When people feel desperate, when their lot seems hopeless, they will believe in any one who speaks the words they want to hear, who promises to give them what they want – and all of this will come at no cost to them. In other words, the people – and all of human history testify to this – will place their faith, hope and devotion in the one who embodies and proclaims the fulfillment of their illusion.
The people in that crowd had come to Jerusalem to celebrate the Passover commemorating the passing over of the angel of death when they were enslaved in Egypt. But just how much the majority of the people who comprised that crowd actually knew about their religious heritage remains a mystery. We know that faithful Jews studied their scriptures and practiced their religion.
But many others – perhaps the majority of the people – had only a casual knowledge of their faith and the history of their spiritual heritage. Most did not even speak the language of the Holy Scriptures – Hebrew. Most spoke Greek and the local Aramaic.
Although not enslaved in their generation, as had been their ancestors in Egypt, they nonetheless felt the brutal burden of Rome. They wanted a Messiah who would lead the revelation and set the people free. They wanted a military hero forgetting that Rome’s overwhelming power could easily crush them.
Perhaps they had forgotten how costly had been their last revolution. Throwing off the tyranny of the Seleucids in the Maccabeen Revolution of just a hundred and fifty years before, they achieved a temporary victory. But sadly, their war heroes became corrupt in the next generation and the Romans viciously conquered them. Thousands upon thousands were crucified. Jewish blood situated the soil.
Now, years later, the people were once again desperate. Caught up in the possibility of deliverance, they sought a man who could wave a magic wand – or in this case, a powerful, if you will magic sword, and give them a victory that was truly impossible to achieve. Magical thinking.
Assuming that most of the people did not know their religion well – or if they did, did not take it seriously having compromised it under the cultural pressure of the Greeks and Romans – perhaps they were unfamiliar with the writings of the prophet, Isaiah who had predicted that the true Messiah would come as a suffering servant and not as a mighty warrior – a servant who would endure rejection, hatred, disgrace, torture, suffering and humiliation – but would ultimately come out victorious because the Lord God would give him the victory.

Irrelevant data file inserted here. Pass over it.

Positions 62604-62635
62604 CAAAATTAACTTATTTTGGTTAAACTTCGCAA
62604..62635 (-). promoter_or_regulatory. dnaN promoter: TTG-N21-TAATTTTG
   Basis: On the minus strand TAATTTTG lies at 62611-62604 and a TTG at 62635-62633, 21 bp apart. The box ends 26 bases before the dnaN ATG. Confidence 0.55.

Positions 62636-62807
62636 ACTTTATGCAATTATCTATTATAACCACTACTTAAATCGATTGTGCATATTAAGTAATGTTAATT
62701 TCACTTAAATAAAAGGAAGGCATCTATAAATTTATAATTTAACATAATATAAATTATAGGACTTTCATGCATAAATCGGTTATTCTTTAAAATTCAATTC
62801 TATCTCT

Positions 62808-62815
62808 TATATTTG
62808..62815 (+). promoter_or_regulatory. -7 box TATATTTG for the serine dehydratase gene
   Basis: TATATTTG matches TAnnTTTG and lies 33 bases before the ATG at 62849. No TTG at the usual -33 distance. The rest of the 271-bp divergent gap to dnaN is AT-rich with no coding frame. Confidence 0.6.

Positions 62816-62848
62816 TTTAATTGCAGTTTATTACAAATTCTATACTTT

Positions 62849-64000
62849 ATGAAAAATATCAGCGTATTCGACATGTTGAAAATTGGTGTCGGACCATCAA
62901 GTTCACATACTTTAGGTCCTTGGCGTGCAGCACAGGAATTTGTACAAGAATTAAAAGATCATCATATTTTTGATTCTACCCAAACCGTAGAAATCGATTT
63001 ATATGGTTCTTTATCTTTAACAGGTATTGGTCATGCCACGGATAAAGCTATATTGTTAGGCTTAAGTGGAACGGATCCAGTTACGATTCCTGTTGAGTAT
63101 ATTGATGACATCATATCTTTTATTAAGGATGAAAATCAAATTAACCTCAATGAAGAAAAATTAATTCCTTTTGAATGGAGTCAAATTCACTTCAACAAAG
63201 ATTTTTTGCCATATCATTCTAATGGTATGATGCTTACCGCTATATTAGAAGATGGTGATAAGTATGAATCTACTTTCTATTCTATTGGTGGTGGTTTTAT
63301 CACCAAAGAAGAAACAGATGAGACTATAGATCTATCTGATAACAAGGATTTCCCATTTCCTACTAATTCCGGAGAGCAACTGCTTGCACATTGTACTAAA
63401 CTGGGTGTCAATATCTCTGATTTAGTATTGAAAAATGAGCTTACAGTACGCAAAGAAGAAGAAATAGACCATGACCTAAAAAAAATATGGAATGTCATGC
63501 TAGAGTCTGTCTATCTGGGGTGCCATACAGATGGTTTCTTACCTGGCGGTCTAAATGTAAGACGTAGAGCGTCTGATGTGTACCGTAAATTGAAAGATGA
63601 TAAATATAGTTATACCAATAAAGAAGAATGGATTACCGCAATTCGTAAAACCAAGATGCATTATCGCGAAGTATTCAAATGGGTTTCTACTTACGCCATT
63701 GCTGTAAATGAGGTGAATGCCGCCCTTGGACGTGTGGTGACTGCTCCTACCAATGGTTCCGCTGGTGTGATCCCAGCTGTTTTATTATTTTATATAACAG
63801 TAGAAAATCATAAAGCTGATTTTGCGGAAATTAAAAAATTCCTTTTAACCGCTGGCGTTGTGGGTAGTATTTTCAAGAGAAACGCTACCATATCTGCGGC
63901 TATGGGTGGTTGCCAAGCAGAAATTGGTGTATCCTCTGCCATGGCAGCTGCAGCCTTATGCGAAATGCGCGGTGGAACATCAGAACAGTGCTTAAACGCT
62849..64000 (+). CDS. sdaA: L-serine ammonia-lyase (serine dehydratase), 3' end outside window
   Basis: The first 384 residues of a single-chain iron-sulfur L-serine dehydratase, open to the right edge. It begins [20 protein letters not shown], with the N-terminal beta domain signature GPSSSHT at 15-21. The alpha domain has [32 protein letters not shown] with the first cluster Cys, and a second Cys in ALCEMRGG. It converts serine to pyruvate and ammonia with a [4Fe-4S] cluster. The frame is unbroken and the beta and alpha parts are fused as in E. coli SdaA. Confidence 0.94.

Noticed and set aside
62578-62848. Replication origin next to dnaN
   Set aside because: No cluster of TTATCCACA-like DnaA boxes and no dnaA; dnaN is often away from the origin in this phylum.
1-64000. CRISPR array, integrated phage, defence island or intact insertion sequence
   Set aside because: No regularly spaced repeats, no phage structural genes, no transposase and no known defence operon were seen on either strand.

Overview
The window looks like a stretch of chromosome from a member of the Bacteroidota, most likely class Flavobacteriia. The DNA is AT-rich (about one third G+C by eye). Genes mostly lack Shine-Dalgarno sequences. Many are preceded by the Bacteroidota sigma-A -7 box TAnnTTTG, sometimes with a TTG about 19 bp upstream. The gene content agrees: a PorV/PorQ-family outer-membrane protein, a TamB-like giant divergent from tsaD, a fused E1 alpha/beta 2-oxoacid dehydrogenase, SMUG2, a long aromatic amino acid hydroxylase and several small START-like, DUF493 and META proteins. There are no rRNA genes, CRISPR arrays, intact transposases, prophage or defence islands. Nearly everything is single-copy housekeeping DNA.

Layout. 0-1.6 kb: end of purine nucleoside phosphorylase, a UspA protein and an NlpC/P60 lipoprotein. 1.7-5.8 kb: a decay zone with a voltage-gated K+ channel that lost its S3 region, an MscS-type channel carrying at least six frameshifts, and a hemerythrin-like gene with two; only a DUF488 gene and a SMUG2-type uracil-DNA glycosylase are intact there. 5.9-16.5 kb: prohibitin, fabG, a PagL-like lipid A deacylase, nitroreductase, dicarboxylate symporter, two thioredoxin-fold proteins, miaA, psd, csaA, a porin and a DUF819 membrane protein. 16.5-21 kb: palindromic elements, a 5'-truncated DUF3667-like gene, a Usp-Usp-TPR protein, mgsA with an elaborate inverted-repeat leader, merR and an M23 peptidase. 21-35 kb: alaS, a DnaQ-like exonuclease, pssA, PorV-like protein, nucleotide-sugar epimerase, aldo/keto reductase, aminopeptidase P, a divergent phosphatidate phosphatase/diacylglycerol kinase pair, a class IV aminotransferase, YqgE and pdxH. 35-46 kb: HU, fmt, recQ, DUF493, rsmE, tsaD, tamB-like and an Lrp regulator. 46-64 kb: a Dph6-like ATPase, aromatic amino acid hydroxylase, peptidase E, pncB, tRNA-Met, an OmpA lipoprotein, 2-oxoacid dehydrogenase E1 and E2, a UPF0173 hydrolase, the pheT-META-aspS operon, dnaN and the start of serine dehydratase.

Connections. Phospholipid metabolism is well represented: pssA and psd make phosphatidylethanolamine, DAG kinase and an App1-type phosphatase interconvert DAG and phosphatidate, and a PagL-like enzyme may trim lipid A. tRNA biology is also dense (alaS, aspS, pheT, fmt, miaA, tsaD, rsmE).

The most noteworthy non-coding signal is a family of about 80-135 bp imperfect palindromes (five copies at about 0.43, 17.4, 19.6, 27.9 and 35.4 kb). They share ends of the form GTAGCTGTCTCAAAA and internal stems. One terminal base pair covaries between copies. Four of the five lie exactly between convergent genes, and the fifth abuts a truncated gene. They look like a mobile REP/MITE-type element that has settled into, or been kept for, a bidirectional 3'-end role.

The suffering servant would win this worldly victory having defeated the powers of this world at their source – their source being from the power of the world beyond – or better expressed, from the world below. Heaven would defeat hell. Spiritual victory in – and over – the material world.
Jerusalem would be the battlefield – but not the whole of that city – but a small hill in the shape of a skull just outside the city gate. There the battle would be fought. There the suffering servant – the one who did not count equality with God a thing to be grasped but would humble himself and become obedient even unto death – death on a cross – that cross was the battlefield.
No bloodshed as in most warfare; only the shed blood of the suffering servant. And that would be the shed blood of God made man – of Jesus Christ, the true Messiah and not of just one more worldly power broker who would so willing shed everyone else’s blood and make of everyone else his suffering servants. And his method of operation would be false promises – deceptions in which the people would believe as they gave themselves to slavery in the faith that he would make them free. Magical thinking with disastrous consequences. Yet the way of this world – then as well as now.
So we come to this sacred table and share in the Sacrament of our deliverance. We come to feast at His victory banquet. We come for the ultimate liberation from the powers of sin and death. We come to taste of the eternal kingdom won on the suffering servant’s cross on which He shed His blood. And we say, Take and drink. The blood of Christ shed for you.
Nothing magical about this at all. No wooden wands – just a wooden cross. No magic – just a divine miracle. No magicians – just the True Messiah.
So come to this sacred table and receive the victory won for you. And feed on Him in thy hearts by faith, with thanksgiving.
Let us pray.
Heavenly Father, deliver us we pray from the sin if magical thinking that salvation can come from anyone other than from you. Open our hearts to your miracle. Enlighten our minds with your Truth. And deliver us from the powers of this world, that we may taste of your Kingdom now – and live there forever –
in and through your Son,
our only Savior,
Jesus Christ the Lord.